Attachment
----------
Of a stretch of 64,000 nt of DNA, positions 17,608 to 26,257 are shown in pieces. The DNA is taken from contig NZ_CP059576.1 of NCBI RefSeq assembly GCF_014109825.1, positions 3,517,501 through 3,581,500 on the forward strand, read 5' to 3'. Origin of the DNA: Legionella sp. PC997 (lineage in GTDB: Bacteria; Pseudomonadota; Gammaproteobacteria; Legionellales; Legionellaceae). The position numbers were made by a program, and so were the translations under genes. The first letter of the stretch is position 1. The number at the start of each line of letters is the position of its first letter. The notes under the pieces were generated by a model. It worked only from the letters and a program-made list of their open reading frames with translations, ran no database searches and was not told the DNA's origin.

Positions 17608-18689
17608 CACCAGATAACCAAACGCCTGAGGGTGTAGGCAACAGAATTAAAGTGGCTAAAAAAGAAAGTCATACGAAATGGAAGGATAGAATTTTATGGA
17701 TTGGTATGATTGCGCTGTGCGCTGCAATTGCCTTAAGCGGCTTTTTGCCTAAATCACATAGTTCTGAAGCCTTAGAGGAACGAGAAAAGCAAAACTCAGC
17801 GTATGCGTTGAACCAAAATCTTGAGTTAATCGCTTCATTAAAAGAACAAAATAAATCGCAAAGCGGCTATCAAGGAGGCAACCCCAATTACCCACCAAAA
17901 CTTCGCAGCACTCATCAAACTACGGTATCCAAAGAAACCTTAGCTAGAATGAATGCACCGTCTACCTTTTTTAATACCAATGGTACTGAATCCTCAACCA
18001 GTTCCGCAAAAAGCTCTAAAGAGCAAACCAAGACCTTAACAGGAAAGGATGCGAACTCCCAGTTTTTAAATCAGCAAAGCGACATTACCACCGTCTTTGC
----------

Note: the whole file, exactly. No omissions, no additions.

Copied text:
Of a stretch of 64,000 nt of DNA, positions 17,608 to 26,257 are shown in pieces. The DNA is taken from contig NZ_CP059576.1 of NCBI RefSeq assembly GCF_014109825.1, positions 3,517,501 through 3,581,500 on the forward strand, read 5' to 3'. Origin of the DNA: Legionella sp. PC997 (lineage in GTDB: Bacteria; Pseudomonadota; Gammaproteobacteria; Legionellales; Legionellaceae). The position numbers were made by a program, and so were the translations under genes. The first letter of the stretch is position 1. The number at the start of each line of letters is the position of its first letter. The notes under the pieces were generated by a model. It worked only from the letters and a program-made list of their open reading frames with translations, ran no database searches and was not told the DNA's origin.

Positions 17608-18689
17608 CACCAGATAACCAAACGCCTGAGGGTGTAGGCAACAGAATTAAAGTGGCTAAAAAAGAAAGTCATACGAAATGGAAGGATAGAATTTTATGGA
17701 TTGGTATGATTGCGCTGTGCGCTGCAATTGCCTTAAGCGGCTTTTTGCCTAAATCACATAGTTCTGAAGCCTTAGAGGAACGAGAAAAGCAAAACTCAGC
17801 GTATGCGTTGAACCAAAATCTTGAGTTAATCGCTTCATTAAAAGAACAAAATAAATCGCAAAGCGGCTATCAAGGAGGCAACCCCAATTACCCACCAAAA
17901 CTTCGCAGCACTCATCAAACTACGGTATCCAAAGAAACCTTAGCTAGAATGAATGCACCGTCTACCTTTTTTAATACCAATGGTACTGAATCCTCAACCA
18001 GTTCCGCAAAAAGCTCTAAAGAGCAAACCAAGACCTTAACAGGAAAGGATGCGAACTCCCAGTTTTTAAATCAGCAAAGCGACATTACCACCGTCTTTGC